The question was sort of a contradiction in terms in today's NHL, where teams always are looking for more goals.
"Ask him if he would rather score a goal or make a big hit," St. Louis Blues coach Andy Murray said when asked what stood out most about Los Angeles Kings' power forward Dustin Brown
. "I'll bet you get a big smile from him."
Murray, who was coaching in Los Angeles at the time, convinced the Kings to keep Brown on the NHL roster after the team made him the 13th overall pick in the 2003 Entry Draft, because ...
"He plays like he's from Southern Manitoba rather than upstate New York," Murray laughed, referring to the culture of Western Canada hockey players who usually come to play the game with a grit and enthusiasm that is contagious. "He'll do whatever it takes to make an impact in a game, whether that means make a big hit or score a big goal ... or anything in between.
"I remember early in the 2005-06 season seeing him play a game against Anaheim in which he hit Chris Pronger once and (Pronger) got a look of annoyance that a young player would challenge him in front of his own net. Then, later in the game, Dustin tried to bowl him over in the corner. The look of anger on Pronger's face was priceless. This kid had gotten under his skin and took him off his game."
"Yeah, I'll never forget that," said Brown, a 6-foot, 200-pound, 23-year-old right wing from Ithaca, N.Y. "You don't want a big guy like Chris Pronger angry at you. But I think it was those two hits that started getting me noticed. It certainly wasn't because of my goal-scoring."
Two seasons later, Brown is making an impact as more than just a one-dimensional player. He hits. He scores. And then he hits some more.
Brown credits the hard-charging, big-hitting part of his game to Colorado Avalanche and former Kings center Ian Laperriere, a feisty competitor who doesn't back down from anyone.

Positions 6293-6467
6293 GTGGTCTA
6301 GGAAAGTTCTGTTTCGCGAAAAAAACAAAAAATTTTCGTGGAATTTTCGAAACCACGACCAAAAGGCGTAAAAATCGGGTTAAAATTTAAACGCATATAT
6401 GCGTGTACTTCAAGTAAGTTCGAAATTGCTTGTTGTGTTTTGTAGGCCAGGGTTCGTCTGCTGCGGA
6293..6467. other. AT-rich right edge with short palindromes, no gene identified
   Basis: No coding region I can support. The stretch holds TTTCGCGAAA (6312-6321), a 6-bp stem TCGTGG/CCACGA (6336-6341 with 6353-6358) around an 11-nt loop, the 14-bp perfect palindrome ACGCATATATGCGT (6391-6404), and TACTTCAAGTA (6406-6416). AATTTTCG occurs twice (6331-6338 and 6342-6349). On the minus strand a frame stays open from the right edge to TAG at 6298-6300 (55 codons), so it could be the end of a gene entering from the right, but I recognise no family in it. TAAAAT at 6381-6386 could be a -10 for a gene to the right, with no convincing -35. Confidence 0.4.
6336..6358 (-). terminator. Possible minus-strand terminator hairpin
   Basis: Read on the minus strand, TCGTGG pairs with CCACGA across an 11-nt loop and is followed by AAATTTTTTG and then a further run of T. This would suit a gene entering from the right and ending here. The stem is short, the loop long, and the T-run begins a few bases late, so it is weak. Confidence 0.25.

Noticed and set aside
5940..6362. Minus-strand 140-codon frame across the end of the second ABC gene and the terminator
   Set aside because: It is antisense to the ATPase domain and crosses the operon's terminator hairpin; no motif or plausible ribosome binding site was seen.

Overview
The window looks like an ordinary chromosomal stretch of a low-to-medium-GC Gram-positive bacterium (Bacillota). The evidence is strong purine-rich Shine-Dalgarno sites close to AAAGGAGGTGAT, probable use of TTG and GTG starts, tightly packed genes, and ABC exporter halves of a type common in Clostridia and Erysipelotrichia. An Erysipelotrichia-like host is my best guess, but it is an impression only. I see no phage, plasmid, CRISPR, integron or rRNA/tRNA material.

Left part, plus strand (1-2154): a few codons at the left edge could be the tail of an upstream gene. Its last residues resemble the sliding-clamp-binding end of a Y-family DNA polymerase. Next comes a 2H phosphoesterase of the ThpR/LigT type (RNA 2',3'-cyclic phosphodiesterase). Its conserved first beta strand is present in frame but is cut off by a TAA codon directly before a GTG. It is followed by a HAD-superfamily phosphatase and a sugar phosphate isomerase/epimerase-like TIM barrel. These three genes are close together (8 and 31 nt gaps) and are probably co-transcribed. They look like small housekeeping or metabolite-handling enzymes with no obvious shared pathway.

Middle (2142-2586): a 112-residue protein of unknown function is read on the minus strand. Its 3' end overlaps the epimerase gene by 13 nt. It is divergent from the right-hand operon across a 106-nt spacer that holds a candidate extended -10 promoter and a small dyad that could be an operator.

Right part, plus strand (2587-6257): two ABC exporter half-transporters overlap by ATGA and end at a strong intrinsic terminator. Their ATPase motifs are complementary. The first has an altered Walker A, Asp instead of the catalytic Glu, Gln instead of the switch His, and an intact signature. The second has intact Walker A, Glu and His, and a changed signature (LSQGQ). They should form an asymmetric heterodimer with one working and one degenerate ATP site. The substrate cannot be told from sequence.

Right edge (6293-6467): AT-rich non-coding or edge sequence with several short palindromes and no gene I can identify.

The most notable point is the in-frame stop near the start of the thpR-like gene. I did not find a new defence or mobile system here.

Brown's 258 hits in 2006-07 were second in NHL to Ottawa's Chris Neil, who had 288. He had 139 more hits than the next closest teammate. Plus, Brown showed a greater awareness around the net with 17 goals.
This season, his production in both categories has taken a quantum leap. Through 67 games, Brown leads the League with 281 hits and is tied for the team lead with 29 goals.
And, oh yes, he did flash a big smile when he was asked if he would rather score a big goal or make a big hit.
"I don't know," he laughed. "I made it in this League by making a few big hits. That was my way to create a little time and space for my teammates and motivate my team. Now I guess I'll do whatever it takes to make the Kings better."
Brown was part of the 2003 Draft, which is considered one of the top three drafts of all-time along, with 1979 (Ray Bourque, Mike Gartner, Rick Vaive, Craig Hartsburg, Paul Reinhart, Brad McCrimmon, Duane Sutter, Michel Goulet, Kevin Lowe), and 1993 (Chris Pronger, Paul Kariya, Jason Arnott, Adam Deadmarsh, Jason Allison, Saku Koivu).
Brown is right up there in performance others from his draft class, like Marc-Andre Fleury, Eric Staal, Nathan Horton, Nikolai Zherdev, Thomas Vanek, Milan Michalek, Ryan Suter, Dion Phaneuf, Jeff Carter
, Brent Seabrook, Zach Parise, Ryan Getzlaf, Brent Burns, Mike Richards
and Corey Perry.